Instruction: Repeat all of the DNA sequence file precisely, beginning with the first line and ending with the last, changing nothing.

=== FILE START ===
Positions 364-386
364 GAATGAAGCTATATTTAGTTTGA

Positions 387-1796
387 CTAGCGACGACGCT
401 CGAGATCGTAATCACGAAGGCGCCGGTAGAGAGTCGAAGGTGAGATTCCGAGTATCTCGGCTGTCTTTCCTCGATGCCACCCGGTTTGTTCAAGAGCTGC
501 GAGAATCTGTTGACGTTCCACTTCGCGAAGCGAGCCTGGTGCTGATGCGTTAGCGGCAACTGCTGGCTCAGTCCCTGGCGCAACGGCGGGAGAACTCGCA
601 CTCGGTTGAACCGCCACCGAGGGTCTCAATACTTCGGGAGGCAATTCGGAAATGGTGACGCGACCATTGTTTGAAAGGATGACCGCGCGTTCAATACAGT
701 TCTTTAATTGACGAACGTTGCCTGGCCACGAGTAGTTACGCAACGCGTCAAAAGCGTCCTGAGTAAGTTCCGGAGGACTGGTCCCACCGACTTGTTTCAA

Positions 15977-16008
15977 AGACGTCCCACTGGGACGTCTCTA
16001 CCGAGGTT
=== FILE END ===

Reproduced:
Positions 364-386
364 GAATGAAGCTATATTTAGTTTGA

Positions 387-1796
387 CTAGCGACGACGCT
401 CGAGATCGTAATCACGAAGGCGCCGGTAGAGAGTCGAAGGTGAGATTCCGAGTATCTCGGCTGTCTTTCCTCGATGCCACCCGGTTTGTTCAAGAGCTGC
501 GAGAATCTGTTGACGTTCCACTTCGCGAAGCGAGCCTGGTGCTGATGCGTTAGCGGCAACTGCTGGCTCAGTCCCTGGCGCAACGGCGGGAGAACTCGCA
601 CTCGGTTGAACCGCCACCGAGGGTCTCAATACTTCGGGAGGCAATTCGGAAATGGTGACGCGACCATTGTTTGAAAGGATGACCGCGCGTTCAATACAGT
701 TCTTTAATTGACGAACGTTGCCTGGCCACGAGTAGTTACGCAACGCGTCAAAAGCGTCCTGAGTAAGTTCCGGAGGACTGGTCCCACCGACTTGTTTCAA

Positions 15977-16008
15977 AGACGTCCCACTGGGACGTCTCTA
16001 CCGAGGTT